New York Community Bancorp, Inc. (NYB) beat Q2 earnings estimates pre-market today and shares are fairly flat in the first hours of trading. At a glance, EPS beat consensus by approximately 15%, coming in at $0.30 (per diluted share) compared to consensus of $0.26. Operating earnings rose 15.9% quarter over quarter, generating a return on stockholders' equity at 17.39%. Part of this increase is due to mortgage banking activity: the regional bank's seen a significant 65.9% increase in mortgage banking activity (totaling $58.3 million) since last quarter. The increase can be attributed to refinancing activity, which also increased prepayment penalty income, which is now at 3.30%, a 6 basis point increase from last quarter. On a year over year basis, prepayment penalty income is down 20 basis points.
Reasons to Like NYB:
- Improving operating earnings and increasing revenues from mortgage banking, which has seen results stemming from its traditional multi-family loans market, which now consists of 68.6% of total loans.
- Limiting and decreasing loans past due (specifically in the 30-89 day period); non-performing non-covered loans declined by $73.8 million to $252.0 million, a 22.7% improvement from December 31, 2011.
- Strong cash earnings increasing tangible stockholder's equity (Q2 cash earnings contributed $10.5 million more to tangible stockholders' equity than its second quarter 2012 GAAP earnings alone).
- Building its deposit base through the assumption of deposits from Aurora Bank. CDs accounted for the bulk of the increase and now represent 39.4% of total deposits while core deposits represent the other 60%.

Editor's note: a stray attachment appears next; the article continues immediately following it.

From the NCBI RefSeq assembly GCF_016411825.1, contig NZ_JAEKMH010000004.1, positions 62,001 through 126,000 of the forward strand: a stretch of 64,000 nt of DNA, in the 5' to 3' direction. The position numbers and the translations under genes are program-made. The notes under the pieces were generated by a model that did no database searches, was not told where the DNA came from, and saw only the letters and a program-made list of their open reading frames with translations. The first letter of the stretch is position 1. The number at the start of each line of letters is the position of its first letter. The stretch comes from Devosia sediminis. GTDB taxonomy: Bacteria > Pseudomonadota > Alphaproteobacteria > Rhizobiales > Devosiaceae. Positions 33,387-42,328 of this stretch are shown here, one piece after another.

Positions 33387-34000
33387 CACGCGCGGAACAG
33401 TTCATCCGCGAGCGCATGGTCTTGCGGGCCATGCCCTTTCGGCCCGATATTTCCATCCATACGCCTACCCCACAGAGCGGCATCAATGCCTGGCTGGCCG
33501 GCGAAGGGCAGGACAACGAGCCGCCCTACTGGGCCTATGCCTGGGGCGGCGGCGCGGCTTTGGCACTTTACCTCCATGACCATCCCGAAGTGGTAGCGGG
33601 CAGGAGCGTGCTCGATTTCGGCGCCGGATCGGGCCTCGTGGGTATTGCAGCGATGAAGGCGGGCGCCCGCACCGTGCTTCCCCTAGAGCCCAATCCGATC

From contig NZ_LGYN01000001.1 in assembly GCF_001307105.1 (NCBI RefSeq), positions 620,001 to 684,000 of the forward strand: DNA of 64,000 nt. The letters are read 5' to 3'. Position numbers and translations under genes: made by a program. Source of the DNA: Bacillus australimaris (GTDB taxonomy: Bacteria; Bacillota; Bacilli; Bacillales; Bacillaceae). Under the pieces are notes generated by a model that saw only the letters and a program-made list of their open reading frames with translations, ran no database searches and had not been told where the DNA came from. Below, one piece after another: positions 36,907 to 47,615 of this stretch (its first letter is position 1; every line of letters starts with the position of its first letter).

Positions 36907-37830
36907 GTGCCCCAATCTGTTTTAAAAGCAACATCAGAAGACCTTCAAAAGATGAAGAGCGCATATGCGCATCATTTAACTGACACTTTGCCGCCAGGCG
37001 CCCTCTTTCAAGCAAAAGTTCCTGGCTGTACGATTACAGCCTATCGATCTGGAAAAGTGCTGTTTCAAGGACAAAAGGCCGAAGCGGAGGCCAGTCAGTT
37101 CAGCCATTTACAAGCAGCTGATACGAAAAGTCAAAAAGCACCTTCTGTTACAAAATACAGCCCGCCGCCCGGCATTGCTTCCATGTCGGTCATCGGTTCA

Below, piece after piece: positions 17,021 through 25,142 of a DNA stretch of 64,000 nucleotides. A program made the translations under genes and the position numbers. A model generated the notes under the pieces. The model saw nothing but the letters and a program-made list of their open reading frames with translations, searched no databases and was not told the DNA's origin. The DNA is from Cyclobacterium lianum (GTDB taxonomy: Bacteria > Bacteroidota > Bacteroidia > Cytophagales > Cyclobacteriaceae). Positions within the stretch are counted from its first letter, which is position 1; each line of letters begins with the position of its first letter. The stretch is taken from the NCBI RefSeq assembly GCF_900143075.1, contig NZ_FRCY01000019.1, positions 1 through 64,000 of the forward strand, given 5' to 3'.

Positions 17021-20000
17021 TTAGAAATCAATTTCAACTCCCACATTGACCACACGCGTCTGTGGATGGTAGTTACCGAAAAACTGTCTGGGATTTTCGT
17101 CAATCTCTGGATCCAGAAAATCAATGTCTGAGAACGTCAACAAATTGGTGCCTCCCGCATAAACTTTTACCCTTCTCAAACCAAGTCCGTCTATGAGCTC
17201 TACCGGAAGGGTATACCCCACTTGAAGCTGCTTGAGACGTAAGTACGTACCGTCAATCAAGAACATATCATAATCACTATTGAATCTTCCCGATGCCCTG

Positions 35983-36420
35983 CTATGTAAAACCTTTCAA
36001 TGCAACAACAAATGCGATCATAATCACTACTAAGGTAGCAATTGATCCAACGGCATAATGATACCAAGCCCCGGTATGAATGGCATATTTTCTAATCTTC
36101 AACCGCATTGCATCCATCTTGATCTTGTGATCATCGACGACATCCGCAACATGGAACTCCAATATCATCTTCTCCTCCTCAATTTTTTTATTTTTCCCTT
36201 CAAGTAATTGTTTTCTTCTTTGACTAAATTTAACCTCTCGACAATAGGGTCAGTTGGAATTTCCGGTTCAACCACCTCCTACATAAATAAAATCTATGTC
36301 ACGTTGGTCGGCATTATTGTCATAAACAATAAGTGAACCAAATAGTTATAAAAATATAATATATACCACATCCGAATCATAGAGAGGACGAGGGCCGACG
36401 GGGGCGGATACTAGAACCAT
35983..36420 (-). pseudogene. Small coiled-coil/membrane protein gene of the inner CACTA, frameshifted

- Dividend declared of $.25 per share (for 34 consecutive quarters), for a yield of approximately 8%; the dividend did not miss a beat during the financial crisis and should be considered defendable.
- As a regional bank, NYB is exposed solely to US banking demands (insulation from Europe).
- Uninvolved in proprietary trading and avoids the massive derivatives trades that many large banks engage in; less risk (and less reward, certainly), but it is generally a stable investment with a solid dividend.
Challenges Going Forward:
- Narrowing spreads between short- and long-term interest rates.
- When rates do rise (eventually), refinancing volume will decrease as the only reason consumers would refinance at higher rates is to avoid even higher rates in the long-term.
- A slow and grueling housing recovery: most recent data for residential sales in June 2012 came in at 350,000 the same day NYB reported. The number misses the 370,000 expectations and fell 8.4% from May (but gained 15.1% from June 2011). Meanwhile, median sales price of $233,000 is at the lowest since January.
- A combination of the above calls into question whether or not the mortgage lending increases presented in the earnings press release are sustainable in the long-term.
Currently, NYB trades in the middle of its 52-week range ($11.13-$14.31), a $3 range which NYB has traded, albeit choppily, within for the past year. While the stock is not guaranteed to stay within its 52 week range, I view it as a reasonable range when considering upside potential/ downside risk. With the recent EPS announcement, NYB trades at a P/E of 11 for the trailing twelve months and is more or less fairly valued. While not the sole reason to invest in any stock, NYB's dividend is very alluring at an annualized yield of about 8%, and with a lower payout ratio (same dividend, more earnings), NYB will have some more cash to invest or even sit-on as a 'just-in-case'. I believe that those seeking yield will be satisfied with NYB's fairly stable performance and strong dividend.
Disclosure: I am long NYB.